Entrepreneur Office Hours - Issue #102
Properly compensating your first investor
When most of us think about investors, we tend to think about venture capitalists writing checks for millions of dollars. At the very least, we’re thinking of well-healed angels with a few extra bucks to throw around who can afford to bet some cash on a scrappy young startup. But lots of startups that take on investors — possibly even the majority — get their first capital from friends and family who are writing checks for a few thousand dollars to help cover initial expenses when the startup is more of a nebulous idea than an actual company.
How do you compensate those kinds of investors? On one hand, by being your first investors, they’re taking an enormous risk. On the other hand, if you give them too much equity in exchange for the relatively small amount of money (and additional value) they’re likely providing, you could cripple your company’s ability to effectively raise capital in the future.
In this issue’s Q&A, I help one entrepreneur struggle through precisely this challenge. If you ever find yourself in a similar situation, maybe my answer will help you, too.
Yes, practice makes perfect, but only if you’re practicing in front of people who can give you valuable feedback.
My students are constantly asking my advice on whether they should work for a big company or a startup. Here’s the story of what I told one of them and why I was wrong.
Office Hours Q&A
A friend and I are starting a company and a mutual acquaintance has agreed to give us some initial seed capital of $50,000. However, our company is so early, we’re not sure of the best way to compensate him.
I know we should probably do a convertible note rather than giving him a percentage right now. What kinds of terms would someone in our position traditionally give on a convertible note for a first investor that would be fair to both us and the company down the line when it needs to raise more funding? I know we need to give a discount, but how big? Also, are there any other sweeteners we might add? We definitely want to give our first investor a nice deal because he’s being so generous with us. But we also don’t want to shoot ourselves in the foot.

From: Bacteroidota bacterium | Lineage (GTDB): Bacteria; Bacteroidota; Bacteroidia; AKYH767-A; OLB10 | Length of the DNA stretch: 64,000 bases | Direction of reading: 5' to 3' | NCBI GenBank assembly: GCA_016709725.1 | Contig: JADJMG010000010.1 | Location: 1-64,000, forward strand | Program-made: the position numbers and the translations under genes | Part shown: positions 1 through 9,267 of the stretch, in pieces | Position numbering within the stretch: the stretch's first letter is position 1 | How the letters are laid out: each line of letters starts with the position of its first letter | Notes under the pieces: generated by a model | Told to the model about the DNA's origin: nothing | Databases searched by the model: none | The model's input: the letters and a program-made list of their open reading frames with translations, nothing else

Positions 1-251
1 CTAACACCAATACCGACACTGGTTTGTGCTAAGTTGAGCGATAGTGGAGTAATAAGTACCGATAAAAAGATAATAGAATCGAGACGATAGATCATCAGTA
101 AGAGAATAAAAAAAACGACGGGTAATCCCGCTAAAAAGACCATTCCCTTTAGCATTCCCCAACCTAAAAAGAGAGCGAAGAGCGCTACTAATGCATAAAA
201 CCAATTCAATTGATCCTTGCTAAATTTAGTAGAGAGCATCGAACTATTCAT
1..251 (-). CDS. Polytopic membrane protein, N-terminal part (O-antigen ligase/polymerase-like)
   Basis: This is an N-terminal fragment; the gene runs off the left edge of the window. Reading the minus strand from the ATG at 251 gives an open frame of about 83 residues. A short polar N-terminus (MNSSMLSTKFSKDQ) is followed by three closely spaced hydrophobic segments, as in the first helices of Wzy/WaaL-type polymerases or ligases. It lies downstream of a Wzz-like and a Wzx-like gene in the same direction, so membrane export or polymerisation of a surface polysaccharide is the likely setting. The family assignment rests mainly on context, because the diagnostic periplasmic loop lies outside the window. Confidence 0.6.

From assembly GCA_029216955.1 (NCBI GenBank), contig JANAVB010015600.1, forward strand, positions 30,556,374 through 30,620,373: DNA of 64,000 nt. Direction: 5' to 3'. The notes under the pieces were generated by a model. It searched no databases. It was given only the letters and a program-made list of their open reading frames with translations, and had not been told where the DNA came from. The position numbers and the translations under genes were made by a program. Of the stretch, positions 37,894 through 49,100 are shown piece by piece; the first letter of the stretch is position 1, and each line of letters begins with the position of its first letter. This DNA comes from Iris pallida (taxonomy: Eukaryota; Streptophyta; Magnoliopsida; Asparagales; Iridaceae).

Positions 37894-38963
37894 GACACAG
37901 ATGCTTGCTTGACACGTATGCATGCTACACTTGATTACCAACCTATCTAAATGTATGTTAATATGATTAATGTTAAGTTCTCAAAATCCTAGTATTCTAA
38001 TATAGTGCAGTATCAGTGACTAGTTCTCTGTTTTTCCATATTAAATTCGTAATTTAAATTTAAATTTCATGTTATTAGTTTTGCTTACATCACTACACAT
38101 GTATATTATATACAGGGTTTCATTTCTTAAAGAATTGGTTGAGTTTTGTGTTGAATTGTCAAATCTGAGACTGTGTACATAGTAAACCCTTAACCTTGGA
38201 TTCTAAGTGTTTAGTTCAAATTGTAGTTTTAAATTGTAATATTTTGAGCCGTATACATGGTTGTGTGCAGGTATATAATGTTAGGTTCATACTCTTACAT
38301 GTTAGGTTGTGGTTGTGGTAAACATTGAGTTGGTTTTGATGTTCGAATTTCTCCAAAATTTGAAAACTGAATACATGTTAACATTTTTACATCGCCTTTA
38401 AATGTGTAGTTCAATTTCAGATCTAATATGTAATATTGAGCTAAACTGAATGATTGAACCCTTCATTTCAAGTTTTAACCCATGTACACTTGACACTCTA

In general, you’re right that a convertible note is usually the way to go in scenarios like this, particularly if the investor isn’t providing any other value aside from money.
The advantage of a convertible note is, of course, that you can wait to price the round – and your investor’s ownership stake – until after the market has helped price it for you. This is the best way to avoid what’s otherwise going to be, at best, a difficult guessing game in order to set a proper value, or, at worse, a full-on argument that leads to the investor backing out.
As for how to incentivize the convertible note, the main thing, which you’ve already mentioned, is the discount. A typical discount on a convertible note is around 20%. You could maybe go up to 25%, but be careful about getting too generous. I bring this up because there’s a decent chance you’ll need to add additional convertible notes for other, later early investors. If they see a big discount on your first note, they’re going to want something similar for themselves. Also, when the notes convert to equity during a priced round, future investors might be a little peeved about just how big a discount the early investors are getting.